Laboratory and Field Investigations of Separation Geotextiles

The paper describes research on separation geotextiles performed at the University of Washington and supported largely by the Washington State Department of Transportation. The studies involved forensic investigations of separation geotextile installations throughout Washington State, repeated plate load tests on laboratory model soil-geosynthetic-aggregate test sections, and a full scale road test with end-of-construction and two subsequent forensic investigations. The results of all these studies are summarized and an extensive reference list is provided. The authors found that geotextile separators, if they survive construction and installation stresses, perform exactly as intended. All geotextiles worked well, although some performed better than others, depending on site specific conditions. On very soft subgrades, bearing capacity increased, rut depths decreased, and induced pore pressures in saturated subgrades dissipated faster with a geotextile; thus subgrades consolidated and gained strength, mostly in the first few months after construction. Short-term benefits of separator geotextiles appear to be more important than long-term for pavement performance.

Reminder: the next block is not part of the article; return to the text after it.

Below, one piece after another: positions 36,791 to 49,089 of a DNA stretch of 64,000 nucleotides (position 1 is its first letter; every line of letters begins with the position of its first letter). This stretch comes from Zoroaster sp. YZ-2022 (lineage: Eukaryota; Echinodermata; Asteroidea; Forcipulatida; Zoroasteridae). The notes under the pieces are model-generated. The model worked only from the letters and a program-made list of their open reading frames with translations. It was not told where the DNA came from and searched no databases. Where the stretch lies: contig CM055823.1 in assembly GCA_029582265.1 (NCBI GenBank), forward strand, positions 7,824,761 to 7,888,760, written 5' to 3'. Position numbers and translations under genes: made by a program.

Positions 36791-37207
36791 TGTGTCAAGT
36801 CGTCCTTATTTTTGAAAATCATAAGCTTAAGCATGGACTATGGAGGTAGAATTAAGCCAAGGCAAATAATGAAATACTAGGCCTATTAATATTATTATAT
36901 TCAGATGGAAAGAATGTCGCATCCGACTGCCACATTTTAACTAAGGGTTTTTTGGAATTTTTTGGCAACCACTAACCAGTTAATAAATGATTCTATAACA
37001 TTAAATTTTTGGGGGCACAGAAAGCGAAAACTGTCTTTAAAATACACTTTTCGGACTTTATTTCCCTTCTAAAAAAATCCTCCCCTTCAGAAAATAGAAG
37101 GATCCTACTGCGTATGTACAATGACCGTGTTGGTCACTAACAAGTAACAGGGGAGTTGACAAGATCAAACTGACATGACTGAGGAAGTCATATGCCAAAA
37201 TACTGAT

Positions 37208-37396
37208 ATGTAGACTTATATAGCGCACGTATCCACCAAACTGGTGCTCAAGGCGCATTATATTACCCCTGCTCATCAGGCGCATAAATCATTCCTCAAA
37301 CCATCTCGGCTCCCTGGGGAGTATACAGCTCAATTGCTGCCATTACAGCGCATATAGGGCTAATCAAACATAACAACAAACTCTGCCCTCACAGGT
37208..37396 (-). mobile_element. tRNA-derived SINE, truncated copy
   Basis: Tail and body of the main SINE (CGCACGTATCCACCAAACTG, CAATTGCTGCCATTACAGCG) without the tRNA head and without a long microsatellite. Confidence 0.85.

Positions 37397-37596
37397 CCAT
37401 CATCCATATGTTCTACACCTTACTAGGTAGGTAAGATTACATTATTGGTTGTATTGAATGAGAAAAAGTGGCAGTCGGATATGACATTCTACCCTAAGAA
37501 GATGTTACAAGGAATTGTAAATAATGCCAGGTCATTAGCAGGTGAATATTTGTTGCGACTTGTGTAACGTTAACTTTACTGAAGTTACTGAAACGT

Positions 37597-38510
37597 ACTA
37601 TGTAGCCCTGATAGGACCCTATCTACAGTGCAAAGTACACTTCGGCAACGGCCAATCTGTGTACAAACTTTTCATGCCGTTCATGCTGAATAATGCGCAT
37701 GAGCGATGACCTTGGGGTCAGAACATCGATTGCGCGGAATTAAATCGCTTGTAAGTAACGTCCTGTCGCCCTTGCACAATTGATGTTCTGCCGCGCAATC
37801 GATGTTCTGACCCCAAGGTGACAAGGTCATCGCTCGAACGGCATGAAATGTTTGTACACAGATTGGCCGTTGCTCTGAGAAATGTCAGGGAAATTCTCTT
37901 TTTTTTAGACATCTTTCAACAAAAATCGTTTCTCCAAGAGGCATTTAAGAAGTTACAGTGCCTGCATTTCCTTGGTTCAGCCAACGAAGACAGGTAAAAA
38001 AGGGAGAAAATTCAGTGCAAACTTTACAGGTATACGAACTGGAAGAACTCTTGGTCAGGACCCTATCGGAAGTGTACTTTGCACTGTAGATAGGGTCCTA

Language

  • English

Media Info

  • Media Type: Web
  • Pagination: pp 72-82
  • Monograph Title: Geosynthetics, Forging a Path to Bona Fide Engineering Materials: Honoring Robert M. Koerner

Subject/Index Terms

Filing Info

  • Accession Number: 01611869
  • Record Type: Publication
  • ISBN: 9780784480182
  • Files: TRIS, ASCE
  • Created Date: Aug 11 2016 3:16PM